In addition to the basic contact info for both the buyer and seller, your used car bill of sale needs to include the purchase amount and plenty of identifying details for the vehicle in question, from the VIN to its appearance. The bill of sale also verifies the car's current odometer reading.
Before you close the deal on a second-hand car, both the buyer and seller have plenty of responsibilities to tend to, from transferring the title to paying taxes to signing a release-of-liability form. On the buyer's end, a used car bill of sale is not always a hardline legal requirement, but it can help prove that you're the new owner of the car – think of a used car bill of sale as your receipt, which'll come in especially handy if you happen to get pulled over right after making your purchase.
Do I Need a Bill?
Though the basic structure of the transaction remains pretty universally consistent, every state has its own laws for buying and selling cars. Before you worry about how to write a bill of sale, it helps to know if your state's Department of Motor Vehicles requires you to have one in the first place.
While it's never a bad idea to write one up, these 16 states make having a used car bill of sale a legal requirement:
- New York
- Rhode Island
- South Dakota
- West Virginia
In addition to the bill of sale and the actual price of the car, be prepared on the tax front. While sellers don't have to pay taxes when they sell a car for less than they paid for it (as is usually the case when selling a used car), selling a car at a markup is considered a capital gain and must be reported on annual income taxes. Buyers must pay a sales tax on the transaction, due to the DMV upon registering the vehicle, except in states that don't have sales taxes.
Info to Include
First off, headline your bill of sale with basic info like the state and county of the transaction, the exact dollar amount of the sale and the printed full names of the buyer and seller, alongside each party's full street address and phone number. Then you can get into the meat of the document.
The bill of sale aims to provide evidence that the transaction between the buyer and seller took place and to declare that the vehicle's odometer reading has been made clear to both parties, because federal law requires mileage to be stated upon transfer of ownership. As such, you'll want to start your bill of sale with a simple statement of agreement. Rocket Lawyer recommends something like the following:
"For and in consideration of the sum of [vehicle sale price] U.S. dollars, paid by [form of payment], the receipt and sufficiency of which is hereby acknowledged, [seller's name], presently of [seller's full current address], does hereby sell, assign and transfer to [buyer's name], presently of [buyer's full current address], the following described motor vehicle."
That's where you'll put details about the vehicle, including:
- Body type
- Vehicle identification number (VIN)
- License plate number
- Odometer reading at the time of sale
The Signature Sections
After you've covered the key details, write up a brief section (a.k.a. the "odometer disclosure") acknowledging that the odometer reading reflects the current and actual mileage of the vehicle to the best of the seller's knowledge and that it has not been altered in any way while in the seller's position. Both the buyer and seller should sign and date this section to verify the odometer statements contained in the bill of sale.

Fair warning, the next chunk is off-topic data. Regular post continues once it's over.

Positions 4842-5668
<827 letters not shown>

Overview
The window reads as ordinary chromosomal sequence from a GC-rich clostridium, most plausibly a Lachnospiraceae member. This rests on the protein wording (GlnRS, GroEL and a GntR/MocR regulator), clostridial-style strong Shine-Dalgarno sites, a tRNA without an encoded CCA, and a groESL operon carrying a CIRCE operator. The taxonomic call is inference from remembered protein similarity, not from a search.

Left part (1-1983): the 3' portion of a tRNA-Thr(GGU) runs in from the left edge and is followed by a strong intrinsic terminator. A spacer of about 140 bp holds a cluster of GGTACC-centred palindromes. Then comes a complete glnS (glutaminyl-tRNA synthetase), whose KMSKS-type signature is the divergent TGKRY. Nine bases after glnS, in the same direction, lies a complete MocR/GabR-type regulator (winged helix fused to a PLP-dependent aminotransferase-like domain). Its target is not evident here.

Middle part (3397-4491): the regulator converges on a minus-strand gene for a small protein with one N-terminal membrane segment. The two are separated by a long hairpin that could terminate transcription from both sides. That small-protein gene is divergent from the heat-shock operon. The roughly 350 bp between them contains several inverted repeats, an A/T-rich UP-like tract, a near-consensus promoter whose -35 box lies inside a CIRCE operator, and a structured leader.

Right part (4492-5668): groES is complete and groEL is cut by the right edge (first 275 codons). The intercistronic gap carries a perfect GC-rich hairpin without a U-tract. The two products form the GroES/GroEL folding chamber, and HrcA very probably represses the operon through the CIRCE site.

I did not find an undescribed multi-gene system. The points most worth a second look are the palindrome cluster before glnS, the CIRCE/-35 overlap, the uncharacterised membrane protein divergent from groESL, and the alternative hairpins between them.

Include a final signature section for both the buyer and seller to sign and date, which verifies the truthfulness of the document and seals the deal. A standard statement such as "I certify (or declare) under penalty of perjury under the laws of the State of [state of sale] that the foregoing is true and correct." In this statement, you may also acknowledge that the vehicle is being sold as-is with no warranty, that the buyer has had a chance to inspect the vehicle and that the buyer has agreed to purchase the vehicle in its existing condition, just for extra legal insurance.
Both the buyer and the seller should retain a copy of the signed bill of sale. If you live in one of the 16 states that legally requires a used car bill of sale, don't forget to make a signed copy for the DMV, too.
Use a Pre-Made Form
If you're still not crystal clear on how to write a proper bill of sale, don't hesitate to get a leg up. First, check your DMV's website (especially if you live in a state that legally requires a bill of sale); many DMVs across the country offer blank bills of sale online for free, ready for you to print and fill out. Sometimes, this document may also live on your state's Department of Revenue website. Likewise, the DMV and DOR usually keep hard copies of the form on-hand, if you'd rather show up in person.
Pre-made bill of sale templates can be a big help, too, allowing you to download a blank bill of sale and plug in your own info before printing. Take a look at sites such as eForms, LawDepot, Rocket Lawyer or FormSwift for free templates that'll kick start the process of writing a bill of sale for your car.
- Edmunds: How to Close a Used-Car Sale
- CarsDirect: States That Require a Bill of Sale for Buying/Selling Cars
- State of California Department of Motor Vehicles: Bill of Sale
- Georgia Department of Revenue: Bill of Sale
- CarsDirect: How to Write a Used Car Bill of Sale Form
- Rocket Lawyer: Car Bill of Sale Example
- eForms: Bill of Sale Forms
- LawDepot: Bill of Sale Form
- FormSwift: Vehicle Bill of Sale Form
- CarGurus: Understanding Taxes When Buying and Selling a Car
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